2. comment number 2 by: eveblen

    Jason’s idea that “Congress should develop the capacity for leadership” is a necessary (though not sufficient) condition for avoiding debt Armageddon in coming decades…

  3. comment number 3 by: Bryant Arms

    I wouldn’t be surprised if the recent overhaul of bankruptcy legislation was designed for this economic situation; it turns human debtors into indentured servants. And that is necessary for the following reason:

    The ’sssssss’ we are noticing with this credit crunch is just the leak before the big burst. This credit bubble has been inflated by a logorithmic base 10 scale of dollar creation.
    The practice of using 90% of ‘real’ wealth for lending that can then be invested and re-deposited for recycling again and again for more and more credit probably has the same effect of simply printing more money. The difference between those two ways of creating wealth is that creating money by credit inflation redistributes wealth for the benefit of financiers. And printed money is real; not fake.

    This credit bubble burst should, then, be creating a shortage of money. And the cure may be as simple as the government printing more money. The only problem with that scheme is that there would not be another bubble to burst to correct for over-inflation. Printed dollars don’t evaporate away like the ones the financiers are trying to sell taxpayers now.

    And that is why those who have engineered this bubble need those new draconian bankruptcy laws. Only wage earners can turn this fake money into real wealth. And that is why the Bush administration and other supporters of the great bailout plan are adamantly against giving bankruptcy judges the right to restructure debt according to who is most responsible for making bad loans.

    Bryant Arms

  4. comment number 4 by: Jason

    “Bush administration and other supporters of the great bailout plan are adamantly against giving bankruptcy judges the right to restructure debt according to who is most responsible for making bad loans”

    Who took out those loans? Didn’t they read their mortgage documents? Didn’t they read their credit card agreements? No one held a gun to their head and said “Borrow this money”. People are responsible for the choices they make.

  5. comment number 5 by: Jim Glass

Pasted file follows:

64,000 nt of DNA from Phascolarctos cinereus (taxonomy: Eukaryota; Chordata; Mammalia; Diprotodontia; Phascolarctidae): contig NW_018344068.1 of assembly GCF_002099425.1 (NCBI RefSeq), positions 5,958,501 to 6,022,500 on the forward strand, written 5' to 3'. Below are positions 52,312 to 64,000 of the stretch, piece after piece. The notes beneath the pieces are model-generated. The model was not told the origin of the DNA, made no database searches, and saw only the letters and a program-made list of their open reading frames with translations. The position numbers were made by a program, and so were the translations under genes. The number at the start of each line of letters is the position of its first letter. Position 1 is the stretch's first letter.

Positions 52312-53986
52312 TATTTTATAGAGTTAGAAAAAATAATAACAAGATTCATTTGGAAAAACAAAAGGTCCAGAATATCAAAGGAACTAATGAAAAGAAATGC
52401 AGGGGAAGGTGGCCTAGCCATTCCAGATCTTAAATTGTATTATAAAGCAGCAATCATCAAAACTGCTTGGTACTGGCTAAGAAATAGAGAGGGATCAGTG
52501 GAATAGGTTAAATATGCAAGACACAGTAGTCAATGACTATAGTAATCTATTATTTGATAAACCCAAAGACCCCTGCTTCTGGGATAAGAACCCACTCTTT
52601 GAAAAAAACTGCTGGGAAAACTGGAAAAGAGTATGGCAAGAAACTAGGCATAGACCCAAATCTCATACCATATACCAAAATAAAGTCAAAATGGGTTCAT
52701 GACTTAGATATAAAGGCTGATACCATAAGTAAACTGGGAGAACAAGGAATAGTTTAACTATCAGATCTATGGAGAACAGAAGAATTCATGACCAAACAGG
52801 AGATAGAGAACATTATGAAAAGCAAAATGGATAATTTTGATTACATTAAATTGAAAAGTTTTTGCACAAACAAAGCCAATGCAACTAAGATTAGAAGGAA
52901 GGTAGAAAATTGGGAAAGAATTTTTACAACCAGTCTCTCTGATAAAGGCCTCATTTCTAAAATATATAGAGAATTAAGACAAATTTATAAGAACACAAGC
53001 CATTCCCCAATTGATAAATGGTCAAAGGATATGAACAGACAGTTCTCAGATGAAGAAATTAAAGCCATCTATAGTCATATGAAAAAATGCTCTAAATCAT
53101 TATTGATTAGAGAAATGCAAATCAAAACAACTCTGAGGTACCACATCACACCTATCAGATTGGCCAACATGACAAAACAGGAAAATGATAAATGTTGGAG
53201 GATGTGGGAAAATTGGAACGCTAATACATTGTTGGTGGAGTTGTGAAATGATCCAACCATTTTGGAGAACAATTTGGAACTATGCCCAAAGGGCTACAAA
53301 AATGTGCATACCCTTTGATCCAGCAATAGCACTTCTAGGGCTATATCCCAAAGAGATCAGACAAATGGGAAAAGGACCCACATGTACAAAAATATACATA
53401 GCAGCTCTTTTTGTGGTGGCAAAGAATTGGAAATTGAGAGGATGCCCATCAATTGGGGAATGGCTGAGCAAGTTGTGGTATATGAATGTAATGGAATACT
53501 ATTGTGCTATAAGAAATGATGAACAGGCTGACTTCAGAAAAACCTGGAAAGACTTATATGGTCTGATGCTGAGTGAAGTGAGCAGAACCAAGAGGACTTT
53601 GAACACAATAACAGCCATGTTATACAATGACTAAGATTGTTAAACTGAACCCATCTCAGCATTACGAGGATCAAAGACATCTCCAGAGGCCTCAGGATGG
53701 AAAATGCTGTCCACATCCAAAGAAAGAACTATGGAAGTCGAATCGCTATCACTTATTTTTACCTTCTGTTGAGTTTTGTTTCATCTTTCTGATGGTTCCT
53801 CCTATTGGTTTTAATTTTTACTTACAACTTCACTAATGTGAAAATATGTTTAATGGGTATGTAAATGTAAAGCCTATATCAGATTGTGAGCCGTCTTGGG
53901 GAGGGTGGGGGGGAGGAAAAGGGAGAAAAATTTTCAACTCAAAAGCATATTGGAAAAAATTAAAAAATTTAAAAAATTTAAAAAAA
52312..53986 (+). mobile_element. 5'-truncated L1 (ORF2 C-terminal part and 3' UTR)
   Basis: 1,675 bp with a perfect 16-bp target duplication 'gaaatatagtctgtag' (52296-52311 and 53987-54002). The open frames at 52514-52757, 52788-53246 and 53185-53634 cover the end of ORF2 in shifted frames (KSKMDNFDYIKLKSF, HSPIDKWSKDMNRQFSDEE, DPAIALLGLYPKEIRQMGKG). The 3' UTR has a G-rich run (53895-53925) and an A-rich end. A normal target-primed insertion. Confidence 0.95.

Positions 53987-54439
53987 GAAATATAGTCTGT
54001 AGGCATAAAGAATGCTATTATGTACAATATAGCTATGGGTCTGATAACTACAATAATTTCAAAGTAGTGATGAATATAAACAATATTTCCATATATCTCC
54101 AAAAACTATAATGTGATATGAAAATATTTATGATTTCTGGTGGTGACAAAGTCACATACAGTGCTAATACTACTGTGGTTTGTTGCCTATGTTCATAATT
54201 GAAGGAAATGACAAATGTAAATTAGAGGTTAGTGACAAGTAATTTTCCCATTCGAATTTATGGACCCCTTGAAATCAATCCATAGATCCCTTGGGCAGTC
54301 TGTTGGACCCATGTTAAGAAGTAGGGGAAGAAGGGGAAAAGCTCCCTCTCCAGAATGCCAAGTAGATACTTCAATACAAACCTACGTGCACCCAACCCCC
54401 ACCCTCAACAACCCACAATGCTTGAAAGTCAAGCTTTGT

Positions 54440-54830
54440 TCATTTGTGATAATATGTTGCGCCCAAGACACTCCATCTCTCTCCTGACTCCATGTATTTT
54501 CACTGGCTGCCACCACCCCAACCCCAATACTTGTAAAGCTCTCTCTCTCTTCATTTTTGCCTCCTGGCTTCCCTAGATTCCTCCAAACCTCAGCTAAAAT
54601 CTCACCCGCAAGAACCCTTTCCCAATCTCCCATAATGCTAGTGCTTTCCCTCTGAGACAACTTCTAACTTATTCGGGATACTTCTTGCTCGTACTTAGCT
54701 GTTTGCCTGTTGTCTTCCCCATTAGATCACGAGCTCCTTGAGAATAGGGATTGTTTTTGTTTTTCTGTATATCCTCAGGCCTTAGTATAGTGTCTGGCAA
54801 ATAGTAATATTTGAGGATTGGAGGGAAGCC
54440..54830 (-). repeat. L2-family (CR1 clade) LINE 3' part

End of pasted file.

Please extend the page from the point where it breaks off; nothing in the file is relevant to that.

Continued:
There’s that reasoning I can’t stand: that it’s “not right” to replace the revenue from an unfair tax with revenue from completely different (fairer) taxes.

    The argument is not that it is an “unfair” tax but that it was an “unintended” tax — as in the bold text you quote: “never intended to hit the people the relief provisions would protect.”

    If I mean to tax you, but do so with an unfair tax, then changing the tax to a fair one on you is a good thing.

    OTOH, if I say I never intended to impose a tax, but accidentally did so, then the honest thing for me to do is repeal the tax to restore the situation I say I intended, and to take the budgetary consequences from there.

    However, if I say I never intended to impose a tax, but oopsie entirely accidentally I did at an annually increasing rate, so now my only choice is to turn that accidental tax into a permanent tax, well, that’s just a disingenuous left-handed ploy to increase taxes without taking responsibility for it, if ever there was one. “An accident of fate forces this tax increase.”

    The whole issue with the AMT is Congress’s entirely typical behavior in hiding the taxes it collects (”Don’t tax you and don’t tax me, we’ll tax the fellow behind the tree!”) and ducking responsibility for its actions. Every single member of Congress you ask will tell you that he or she never never intended the AMT to hit the working middle classes. It’s just an accident!

    But it’s now been a 40-year creeping accident. And it’s kind of hard to call something Congress has been doing for 40 years an accident. Even while that’s what any Congressman will tell you every time, fate somehow forced the AMT upon them.

    If the AMT is either unfair or an accident or both, the fix for it is very simple: Congress should repeal the whole dang thing — not just the annual increment — and then take responsibility for either (a) making up the whole amount of lost revenue with a straight increase in the rates of the regular income tax, or (b) adding the lost revenue to the deficit. Either or. Clear and simple.

    But “clear and simple” is exactly why Congress won’t do it — it doesn’t want to be clearly responisble for anything. It wants the revenue but doesn’t want to be seen visibly raising any tax rate at all.

    Thus for decades it has much preferred this extremely opaque tax exactly because the marginal taxpayer who is likely to pay it doesn’t know it and can’t compute the tax in advance — last year’s 2007 AMT rules weren’t even enacted until December! — and so doesn’t object.